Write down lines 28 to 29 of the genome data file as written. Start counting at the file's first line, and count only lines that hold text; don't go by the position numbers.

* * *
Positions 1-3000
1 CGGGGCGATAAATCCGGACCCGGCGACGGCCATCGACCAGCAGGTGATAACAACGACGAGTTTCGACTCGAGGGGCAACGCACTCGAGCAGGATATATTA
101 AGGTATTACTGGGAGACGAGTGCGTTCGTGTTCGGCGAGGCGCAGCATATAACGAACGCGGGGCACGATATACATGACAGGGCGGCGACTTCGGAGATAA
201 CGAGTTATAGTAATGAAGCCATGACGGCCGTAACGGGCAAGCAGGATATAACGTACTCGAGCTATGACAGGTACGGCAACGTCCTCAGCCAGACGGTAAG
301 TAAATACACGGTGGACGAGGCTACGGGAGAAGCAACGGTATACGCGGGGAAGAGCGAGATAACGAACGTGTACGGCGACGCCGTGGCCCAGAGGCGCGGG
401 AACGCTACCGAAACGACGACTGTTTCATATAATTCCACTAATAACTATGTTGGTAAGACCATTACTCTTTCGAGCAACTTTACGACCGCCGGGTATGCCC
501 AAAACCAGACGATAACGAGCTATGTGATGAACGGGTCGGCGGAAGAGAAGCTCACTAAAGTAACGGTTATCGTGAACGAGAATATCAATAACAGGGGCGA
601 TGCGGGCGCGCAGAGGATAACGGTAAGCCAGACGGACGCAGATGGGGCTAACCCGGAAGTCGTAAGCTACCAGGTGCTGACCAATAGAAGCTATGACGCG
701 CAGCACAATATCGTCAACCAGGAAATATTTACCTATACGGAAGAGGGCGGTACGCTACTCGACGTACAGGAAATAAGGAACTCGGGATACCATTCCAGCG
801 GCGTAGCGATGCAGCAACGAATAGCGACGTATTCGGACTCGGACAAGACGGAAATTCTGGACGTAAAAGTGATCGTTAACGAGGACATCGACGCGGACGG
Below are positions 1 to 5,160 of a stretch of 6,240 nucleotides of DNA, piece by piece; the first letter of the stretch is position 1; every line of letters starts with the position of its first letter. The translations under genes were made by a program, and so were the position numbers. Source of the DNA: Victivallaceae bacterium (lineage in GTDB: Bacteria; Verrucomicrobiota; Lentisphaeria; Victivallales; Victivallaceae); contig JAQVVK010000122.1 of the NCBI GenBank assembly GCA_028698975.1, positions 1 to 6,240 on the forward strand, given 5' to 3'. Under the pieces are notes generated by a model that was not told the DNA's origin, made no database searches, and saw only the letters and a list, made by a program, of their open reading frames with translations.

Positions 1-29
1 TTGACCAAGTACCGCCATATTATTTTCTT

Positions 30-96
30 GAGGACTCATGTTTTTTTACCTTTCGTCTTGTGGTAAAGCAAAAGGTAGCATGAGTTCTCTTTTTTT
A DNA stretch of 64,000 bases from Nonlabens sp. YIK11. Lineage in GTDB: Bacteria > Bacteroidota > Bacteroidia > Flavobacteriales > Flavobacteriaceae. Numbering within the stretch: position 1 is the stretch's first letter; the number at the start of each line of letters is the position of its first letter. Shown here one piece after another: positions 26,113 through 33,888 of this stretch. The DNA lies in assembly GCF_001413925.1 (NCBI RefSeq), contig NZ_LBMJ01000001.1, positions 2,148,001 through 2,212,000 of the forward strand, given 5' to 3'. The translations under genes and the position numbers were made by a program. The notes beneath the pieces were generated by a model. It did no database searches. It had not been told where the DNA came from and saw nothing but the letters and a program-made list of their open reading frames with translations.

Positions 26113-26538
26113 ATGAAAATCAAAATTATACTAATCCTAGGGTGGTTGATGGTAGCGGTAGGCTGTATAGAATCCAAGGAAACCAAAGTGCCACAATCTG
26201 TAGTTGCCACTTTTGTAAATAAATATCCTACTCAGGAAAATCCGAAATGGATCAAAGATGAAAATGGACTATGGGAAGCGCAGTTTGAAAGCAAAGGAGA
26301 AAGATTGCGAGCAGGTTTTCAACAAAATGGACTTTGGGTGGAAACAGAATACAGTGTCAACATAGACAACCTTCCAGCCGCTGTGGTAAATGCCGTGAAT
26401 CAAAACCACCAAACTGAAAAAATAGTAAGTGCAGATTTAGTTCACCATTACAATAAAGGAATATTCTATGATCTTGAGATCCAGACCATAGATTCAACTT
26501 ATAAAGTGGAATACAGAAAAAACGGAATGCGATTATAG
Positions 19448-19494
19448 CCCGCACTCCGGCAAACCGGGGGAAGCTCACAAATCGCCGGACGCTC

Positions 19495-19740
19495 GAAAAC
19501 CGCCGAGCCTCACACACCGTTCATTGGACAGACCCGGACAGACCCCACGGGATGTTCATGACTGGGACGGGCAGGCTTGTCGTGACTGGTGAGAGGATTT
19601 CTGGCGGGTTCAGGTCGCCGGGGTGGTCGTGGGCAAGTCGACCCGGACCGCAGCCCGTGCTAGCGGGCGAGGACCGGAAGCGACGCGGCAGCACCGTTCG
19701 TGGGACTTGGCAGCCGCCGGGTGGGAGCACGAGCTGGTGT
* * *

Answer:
19601 CTGGCGGGTTCAGGTCGCCGGGGTGGTCGTGGGCAAGTCGACCCGGACCGCAGCCCGTGCTAGCGGGCGAGGACCGGAAGCGACGCGGCAGCACCGTTCG
19701 TGGGACTTGGCAGCCGCCGGGTGGGAGCACGAGCTGGTGT